When Olivia Jade announced yesterday that she would be going on Red Table Talk to speak about the college-admissions scandal, questions abounded: Would the highest-profile student swept up in “Operation Varsity Blues” touch on her parents’ jail sentences or her vlogging career, or attempt to paint herself as a victim? Well, no such explosive claims or revelations were made. Instead, her appearance today felt like the first leg of an apology tour: She admitted that her family “messed up” and said she desired zero pity as she knows she’s extraordinarily privileged. Simply, she continued, she wanted “a second chance to be like, ‘I recognize I messed up.’”
What ended up being one of the most interesting parts of the episode actually came before Olivia Jade even appeared on camera, when the table was only occupied by Jada Pinkett Smith, Adrienne Banfield, and Willow Smith. There, the women launched into a stimulating discussion about whether Olivia Jade deserved not only their platform, but their patience and compassion.
Banfield starts by saying she vociferously pushed back against having Jade on the show at all. “I just found it really ironic that she chose three Black women to reach out to for her redemption story,” she explained. “I feel like here we are, white woman coming to Black women for support, when we don’t get the same from them.”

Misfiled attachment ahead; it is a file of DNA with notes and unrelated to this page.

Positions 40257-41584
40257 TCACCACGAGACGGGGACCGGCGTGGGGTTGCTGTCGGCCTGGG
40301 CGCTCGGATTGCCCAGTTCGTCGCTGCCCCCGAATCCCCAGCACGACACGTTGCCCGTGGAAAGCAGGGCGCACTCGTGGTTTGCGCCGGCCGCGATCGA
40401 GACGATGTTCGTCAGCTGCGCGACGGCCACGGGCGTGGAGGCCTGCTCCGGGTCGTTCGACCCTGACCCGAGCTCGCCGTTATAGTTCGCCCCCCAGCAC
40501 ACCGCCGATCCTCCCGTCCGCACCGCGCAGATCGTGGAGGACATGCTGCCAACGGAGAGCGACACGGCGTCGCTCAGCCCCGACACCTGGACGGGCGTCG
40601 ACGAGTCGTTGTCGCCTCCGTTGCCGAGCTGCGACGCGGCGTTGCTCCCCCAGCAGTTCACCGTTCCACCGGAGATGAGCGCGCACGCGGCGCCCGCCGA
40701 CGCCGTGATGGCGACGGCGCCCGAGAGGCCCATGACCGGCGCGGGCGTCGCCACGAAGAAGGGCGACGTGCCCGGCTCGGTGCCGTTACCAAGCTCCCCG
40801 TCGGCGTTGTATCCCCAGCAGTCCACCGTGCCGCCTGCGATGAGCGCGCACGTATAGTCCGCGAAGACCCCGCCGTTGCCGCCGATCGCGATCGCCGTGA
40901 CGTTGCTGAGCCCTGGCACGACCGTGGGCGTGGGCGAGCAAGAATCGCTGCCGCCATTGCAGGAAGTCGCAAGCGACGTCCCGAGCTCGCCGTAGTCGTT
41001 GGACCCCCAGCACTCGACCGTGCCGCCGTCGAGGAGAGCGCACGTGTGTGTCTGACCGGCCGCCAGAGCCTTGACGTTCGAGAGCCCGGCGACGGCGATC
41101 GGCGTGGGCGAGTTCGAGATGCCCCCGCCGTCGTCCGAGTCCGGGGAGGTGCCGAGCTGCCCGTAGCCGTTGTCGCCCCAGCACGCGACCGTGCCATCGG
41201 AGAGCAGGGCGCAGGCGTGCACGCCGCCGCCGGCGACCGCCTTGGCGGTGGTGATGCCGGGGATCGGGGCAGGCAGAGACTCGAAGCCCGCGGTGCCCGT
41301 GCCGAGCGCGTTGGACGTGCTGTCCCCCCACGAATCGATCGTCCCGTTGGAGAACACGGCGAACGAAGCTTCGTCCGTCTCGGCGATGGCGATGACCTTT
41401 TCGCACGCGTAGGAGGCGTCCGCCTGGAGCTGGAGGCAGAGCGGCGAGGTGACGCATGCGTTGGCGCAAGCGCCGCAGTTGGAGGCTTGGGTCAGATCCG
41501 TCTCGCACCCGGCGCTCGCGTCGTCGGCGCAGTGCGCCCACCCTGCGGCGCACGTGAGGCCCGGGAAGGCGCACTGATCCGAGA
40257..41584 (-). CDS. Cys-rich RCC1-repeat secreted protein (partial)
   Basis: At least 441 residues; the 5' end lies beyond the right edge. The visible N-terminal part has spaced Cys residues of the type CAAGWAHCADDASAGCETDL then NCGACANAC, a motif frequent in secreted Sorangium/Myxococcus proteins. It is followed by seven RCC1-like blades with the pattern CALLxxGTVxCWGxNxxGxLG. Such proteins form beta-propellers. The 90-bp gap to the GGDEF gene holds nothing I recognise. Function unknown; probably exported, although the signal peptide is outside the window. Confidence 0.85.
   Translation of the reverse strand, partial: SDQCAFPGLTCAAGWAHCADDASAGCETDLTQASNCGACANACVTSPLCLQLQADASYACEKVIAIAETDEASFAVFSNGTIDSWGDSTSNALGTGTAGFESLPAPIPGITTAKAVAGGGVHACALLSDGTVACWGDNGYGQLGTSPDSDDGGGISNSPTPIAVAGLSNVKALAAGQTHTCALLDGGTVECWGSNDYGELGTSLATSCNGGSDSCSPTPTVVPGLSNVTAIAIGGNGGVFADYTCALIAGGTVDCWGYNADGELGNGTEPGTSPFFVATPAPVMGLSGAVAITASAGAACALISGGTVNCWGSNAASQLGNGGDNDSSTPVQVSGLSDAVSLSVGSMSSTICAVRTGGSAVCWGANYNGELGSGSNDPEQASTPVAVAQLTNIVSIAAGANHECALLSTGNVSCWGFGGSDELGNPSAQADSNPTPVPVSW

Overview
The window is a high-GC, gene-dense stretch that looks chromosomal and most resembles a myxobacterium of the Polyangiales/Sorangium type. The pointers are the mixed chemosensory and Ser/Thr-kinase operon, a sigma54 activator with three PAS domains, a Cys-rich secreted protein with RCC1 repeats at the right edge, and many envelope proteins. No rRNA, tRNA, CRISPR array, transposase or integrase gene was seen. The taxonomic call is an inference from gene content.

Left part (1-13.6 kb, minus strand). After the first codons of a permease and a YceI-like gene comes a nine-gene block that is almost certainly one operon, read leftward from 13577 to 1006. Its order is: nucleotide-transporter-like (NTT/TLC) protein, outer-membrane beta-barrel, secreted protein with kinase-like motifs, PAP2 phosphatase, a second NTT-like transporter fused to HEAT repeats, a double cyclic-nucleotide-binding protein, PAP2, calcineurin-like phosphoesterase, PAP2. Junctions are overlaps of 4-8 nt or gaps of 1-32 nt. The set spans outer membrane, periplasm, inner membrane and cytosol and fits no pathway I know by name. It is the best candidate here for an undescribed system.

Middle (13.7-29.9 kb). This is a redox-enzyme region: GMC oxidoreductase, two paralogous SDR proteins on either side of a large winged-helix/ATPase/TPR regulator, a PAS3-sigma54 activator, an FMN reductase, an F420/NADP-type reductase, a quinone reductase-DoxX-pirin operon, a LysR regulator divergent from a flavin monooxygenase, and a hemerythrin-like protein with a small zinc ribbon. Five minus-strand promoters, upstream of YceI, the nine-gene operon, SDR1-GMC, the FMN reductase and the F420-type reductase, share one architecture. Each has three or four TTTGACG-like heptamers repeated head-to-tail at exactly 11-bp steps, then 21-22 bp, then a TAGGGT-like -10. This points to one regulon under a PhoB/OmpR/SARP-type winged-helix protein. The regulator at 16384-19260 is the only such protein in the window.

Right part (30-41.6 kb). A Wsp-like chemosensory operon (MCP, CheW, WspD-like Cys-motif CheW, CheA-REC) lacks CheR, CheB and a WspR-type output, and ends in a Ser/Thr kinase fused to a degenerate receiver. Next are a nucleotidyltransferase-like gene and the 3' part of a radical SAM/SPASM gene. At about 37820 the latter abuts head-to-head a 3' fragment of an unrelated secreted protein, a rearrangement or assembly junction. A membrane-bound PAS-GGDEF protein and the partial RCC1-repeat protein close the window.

That Olivia Jade was afforded such a massive platform to explain herself, Banfield concluded, was “the epitome of white privilege” — an assessment that Pinkett Smith acknowledged, before challenging some of her other assertions. “I never want to be the thing that was done to me by white women,” Pinkett Smith said. “People look at us, they say, ‘you’re Black and you’re female, and they automatically put us in a category.’ So looking at her as being white, young, and privileged, and then putting her in that category, it’s the same thing.’”
While Pinkett Smith acknowledges that it is not their responsibility to “raise her consciousness,” she wonders if Olivia Jade deserves their compassion. Here, it becomes clear that she and her mother have vastly differing interpretations of Olivia Jade’s role in the scandal. Whereas Pinkett Smith thinks that Olivia Jade is “reaping the repercussions of some actions of her parents,” which clearly strikes a chord with Pinkett Smith, Banfield isn’t convinced that Olivia Jade “didn’t understand what was going on.” (Federal prosecutors also argued that Olivia Jade wasn’t as innocent as she might claim.)
Toward the end of the early conversation, Willow enters as a peacemaker, reminding her mother and grandmother they “can’t know exactly what happened.” A little more back-and-forth ensues, but, again, Willow chimes in: “I’m sitting in between the two truths and going, Okay, there has to be a way that these can blend … because both are 100 percent valid true in their worlds,” bringing the debate to a resolution. And then, with that, Olivia Jade enters the room.